|Publication number||US5941488 A|
|Application number||US 09/021,971|
|Publication date||Aug 24, 1999|
|Filing date||Feb 11, 1998|
|Priority date||Jun 20, 1997|
|Also published as||WO1999041541A1|
|Publication number||021971, 09021971, US 5941488 A, US 5941488A, US-A-5941488, US5941488 A, US5941488A|
|Inventors||John B. Rosen|
|Original Assignee||Rosen Product Development, Inc.|
|Export Citation||BiBTeX, EndNote, RefMan|
|Patent Citations (8), Referenced by (22), Classifications (22), Legal Events (9)|
|External Links: USPTO, USPTO Assignment, Espacenet|
This is a continuation-in-part of application Ser. No. 29/072,624, filed Jun. 20, 1997, entitled PEDESTAL MONITOR, now abandoned.
The present invention relates generally to monitor supports, and more particularly, to a monitor support with a self-positioning guide track for use in a vehicle to conveniently and reproducibly guide movement of a monitor between a stowed position for storage and a deployed position for viewing by a vehicle occupant.
In recent years, there has been an effort to bring video technology into vehicles, either in the form of a television, a computer, or a video game display. The goal has been to provide vehicle occupants with information and/or entertainment beyond that offered by simple dashboard gauges and conventional vehicle audio systems.
Despite these efforts, video monitors, until now, have been impractical as vehicle accessories. This impracticability has resulted from the relatively bulky size and inferior picture quality of most portable monitors, and from difficulties inherent in establishing and maintaining the monitor's position and orientation.
Recent advances in flat-panel technology have addressed problems previously associated with monitor size and picture quality, providing dramatically improved picture quality in smaller monitors. However, problems associated with monitor position and orientation have persisted. In particular, when in use, monitors typically should be deployed where they may be viewed by one or more vehicle occupants from their established seats without obstructing the mobility or view of other occupants. In addition, when not in use, monitors should be stowed where they maximize occupant space and facilitate occupant ingress and egress. Finally, monitor movement between stowed and deployed configurations should be simple, convenient, and reproducible, so that movement may be accomplished within a cramped, moving vehicle.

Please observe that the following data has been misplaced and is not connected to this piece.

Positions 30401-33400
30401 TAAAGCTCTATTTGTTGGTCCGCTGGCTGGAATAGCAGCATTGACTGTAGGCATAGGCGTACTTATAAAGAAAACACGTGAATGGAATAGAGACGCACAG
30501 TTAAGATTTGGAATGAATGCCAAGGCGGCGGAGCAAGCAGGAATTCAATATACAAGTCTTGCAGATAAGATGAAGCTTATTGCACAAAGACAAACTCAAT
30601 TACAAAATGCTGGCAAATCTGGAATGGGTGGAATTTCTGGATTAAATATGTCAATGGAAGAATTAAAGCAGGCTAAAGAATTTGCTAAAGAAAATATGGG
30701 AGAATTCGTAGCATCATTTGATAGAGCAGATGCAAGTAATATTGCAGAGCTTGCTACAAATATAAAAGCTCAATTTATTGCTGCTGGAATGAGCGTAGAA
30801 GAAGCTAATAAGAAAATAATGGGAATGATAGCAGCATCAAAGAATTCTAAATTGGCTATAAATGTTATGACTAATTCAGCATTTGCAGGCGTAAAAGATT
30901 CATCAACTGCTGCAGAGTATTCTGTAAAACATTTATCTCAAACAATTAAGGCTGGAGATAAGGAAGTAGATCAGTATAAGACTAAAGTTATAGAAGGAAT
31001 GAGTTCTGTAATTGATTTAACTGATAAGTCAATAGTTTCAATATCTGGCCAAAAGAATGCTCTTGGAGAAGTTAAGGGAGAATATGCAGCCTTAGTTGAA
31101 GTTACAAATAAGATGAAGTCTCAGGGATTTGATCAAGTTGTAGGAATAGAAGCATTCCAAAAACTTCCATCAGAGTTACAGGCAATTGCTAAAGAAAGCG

The present invention addresses these and other needs by providing a monitor support system that includes a base configured for mounting in an interior region of a vehicle, and a monitor support member positioned for sliding motion through a bore in the base. The monitor support member supports a monitor, and may be moved between a stowed position wherein the supported monitor is positioned adjacent the base for storage and a deployed position wherein the monitor is positioned away from the base for use by a vehicle occupant.
In one embodiment of the invention, the monitor support member includes a longitudinal guideway and the base includes a guideway positioning element that engages the guideway to guide sliding longitudinal movement of the monitor support member between the stowed and deployed positions. The longitudinal guideway may extend substantially parallel to a long axis of the monitor support member to guide simple translational motion of the monitor support member. Alternatively, the longitudinal guideway may extend helically about the monitor support member to guide spiral motion of the monitor support member. Typically, trajectory and final position of the monitor support member are preselected to accommodate reproducible positioning of a monitor for viewing.
The invention further may include at least one transverse guideway that engages the guideway positioning element to permit rotation of the monitor support member following deployment along the longitudinal axis. The transverse guideway allows fine control over monitor orientation about a first orientation axis substantially parallel to the long axis of the monitor support member. The transverse guideway also may be used to lock the monitor into the deployed position.
In one embodiment of the present invention, the monitor support member is substantially cylindrical and extends completely through the base. In addition, the longitudinal and transverse guideways form a continuous channel recessed into the cylindrical monitor support member, and the guideway positioning element forms a pin that protrudes into the guideway channel.
In alternative embodiments, the monitor support member may extend only partially through the base, or the member may have plural sections that telescope into one another and into the base.
The invention further may include a monitor that is pivotal about an axis generally perpendicular to a long axis of the monitor support member. This pivot feature allows fine control over the orientation of the monitor about a second orientation axis generally perpendicular to the first orientation axis provided by the transverse guideway. The monitor typically is pivotal such that its viewing surface is generally perpendicular to a long axis of the monitor support member when the monitor is in the stowed position, and is at an angle of between approximately 15-degrees and 90-degrees from the stowed position when the monitor is in the deployed position. A combination of monitor pivoting and movement along appropriate guideways permits the monitor to be deployed conveniently and reproducibly for viewing from any preselected position within the vehicle.